prelate

noun
prel·​ate | \ ˈpre-lət also ˈprē-ˌlāt \

Definition of prelate

: an ecclesiastic (such as a bishop or abbot) of superior rank

Examples of prelate in a Sentence

Recent Examples on the Web

Yet the modest prelate’s vision for the Catholic Church made huge waves. Janet I. Tu, The Seattle Times, "Seattle Archbishop Emeritus Raymond Hunthausen dies at 96," 23 July 2018 In the Catholic Church, prelates don’t have the authority to investigate each other. Matthew Hennessey, WSJ, "The Bishop of Catholic Social Media," 29 Nov. 2018 But a bigger obstacle was opposition from prelates in Latin America and the Vatican who suspected Archbishop Romero of Marxist sympathies. Francis X. Rocca, WSJ, "Pope Grants Sainthood to El Salvador’s Martyred Archbishop Romero," 14 Oct. 2018 Other cardinal red hats will go to the head of the Vatican office on doctrinal orthodoxy and another top Holy See official, and prelates in Osaka, Japan, and L'Aquila, Italy, which is still trying to rebuild after a 2009 earthquake. Fox News, "Pope Francis to create 14 new cardinals in June," 20 May 2018 After lunch, the production crew led a procession of pretend prelates, Swiss Guards, nuns and Vatican gendarmes under the arches of the Passetto di Borgo and across Via dei Corridori. New York Times, "‘Extra’ Cardinals Invade the Vatican (Blessings Not Included)," 9 May 2018 The moment was vintage Sullivan, a progressive prelate who has championed a variety of social and religious causes and embraced sometimes controversial views on important issues in the nation’s public discourse. Jan Hefler, Philly.com, "On immigration rights, gun control, and racial equality, Camden's bishop is a progressive voice for change," 27 Apr. 2018 Bishop Lei is one of several Catholic prelates who have been appointed by China’s state religious authorities without the blessing of the pope. The Economist, "The pope and China may be close to a deal on appointing bishops," 26 Apr. 2018 For years, Vatican prelates dismissed the accusations of Father Degollado’s victims as slander, but Bishop Scicluna listened to them and, after John Paul’s death, convinced the Vatican that Father Degollado had abused seminarians in his own order. Jason Horowitz, New York Times, "Pope Francis, After Criticism, Sends Sex Crimes Investigator to Chile," 30 Jan. 2018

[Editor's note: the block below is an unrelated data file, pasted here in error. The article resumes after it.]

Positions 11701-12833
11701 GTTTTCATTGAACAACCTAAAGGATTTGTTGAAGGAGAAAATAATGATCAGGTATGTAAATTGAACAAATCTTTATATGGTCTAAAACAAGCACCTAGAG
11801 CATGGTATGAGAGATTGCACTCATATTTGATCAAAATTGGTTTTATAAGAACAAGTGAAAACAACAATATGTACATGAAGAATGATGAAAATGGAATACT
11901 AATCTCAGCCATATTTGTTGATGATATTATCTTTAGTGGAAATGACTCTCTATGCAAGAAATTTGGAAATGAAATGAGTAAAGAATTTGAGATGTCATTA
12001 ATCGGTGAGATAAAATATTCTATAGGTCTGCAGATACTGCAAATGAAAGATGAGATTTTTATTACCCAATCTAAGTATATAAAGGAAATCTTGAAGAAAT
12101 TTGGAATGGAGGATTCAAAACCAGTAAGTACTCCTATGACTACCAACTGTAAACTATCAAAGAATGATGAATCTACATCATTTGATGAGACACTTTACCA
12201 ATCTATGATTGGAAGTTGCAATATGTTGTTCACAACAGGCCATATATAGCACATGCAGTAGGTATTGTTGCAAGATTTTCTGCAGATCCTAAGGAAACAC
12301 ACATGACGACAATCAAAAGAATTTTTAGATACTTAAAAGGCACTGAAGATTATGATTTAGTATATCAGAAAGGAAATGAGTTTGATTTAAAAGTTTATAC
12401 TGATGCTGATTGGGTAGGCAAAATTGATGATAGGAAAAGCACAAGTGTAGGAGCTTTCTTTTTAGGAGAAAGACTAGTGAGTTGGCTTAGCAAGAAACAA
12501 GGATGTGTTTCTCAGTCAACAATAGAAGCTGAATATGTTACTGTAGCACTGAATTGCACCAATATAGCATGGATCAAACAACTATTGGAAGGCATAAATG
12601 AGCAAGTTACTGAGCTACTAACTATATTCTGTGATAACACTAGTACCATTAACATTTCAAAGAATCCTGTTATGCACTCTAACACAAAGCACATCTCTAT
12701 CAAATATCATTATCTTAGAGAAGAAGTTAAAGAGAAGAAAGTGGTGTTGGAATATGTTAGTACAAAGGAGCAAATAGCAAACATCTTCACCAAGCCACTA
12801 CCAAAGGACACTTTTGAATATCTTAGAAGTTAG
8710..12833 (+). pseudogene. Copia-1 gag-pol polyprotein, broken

These example sentences are selected automatically from various online news sources to reflect current usage of the word 'prelate.' Views expressed in the examples do not represent the opinion of Merriam-Webster or its editors. Send us feedback.

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First Known Use of prelate

13th century, in the meaning defined above

History and Etymology for prelate

Middle English prelat, from Anglo-French, from Medieval Latin praelatus, literally, one receiving preferment, from Latin (past participle of praeferre to prefer), from prae- + latus, past participle of ferre to carry — more at tolerate, bear

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Last Updated

7 Feb 2019

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The first known use of prelate was in the 13th century

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More Definitions for prelate

prelate

noun

English Language Learners Definition of prelate

formal : a high-ranking Christian priest : a bishop, cardinal, etc.

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More from Merriam-Webster on prelate

Rhyming Dictionary: Words that rhyme with prelate

Spanish Central: Translation of prelate

Nglish: Translation of prelate for Spanish Speakers

Britannica English: Translation of prelate for Arabic Speakers

Britannica.com: Encyclopedia article about prelate

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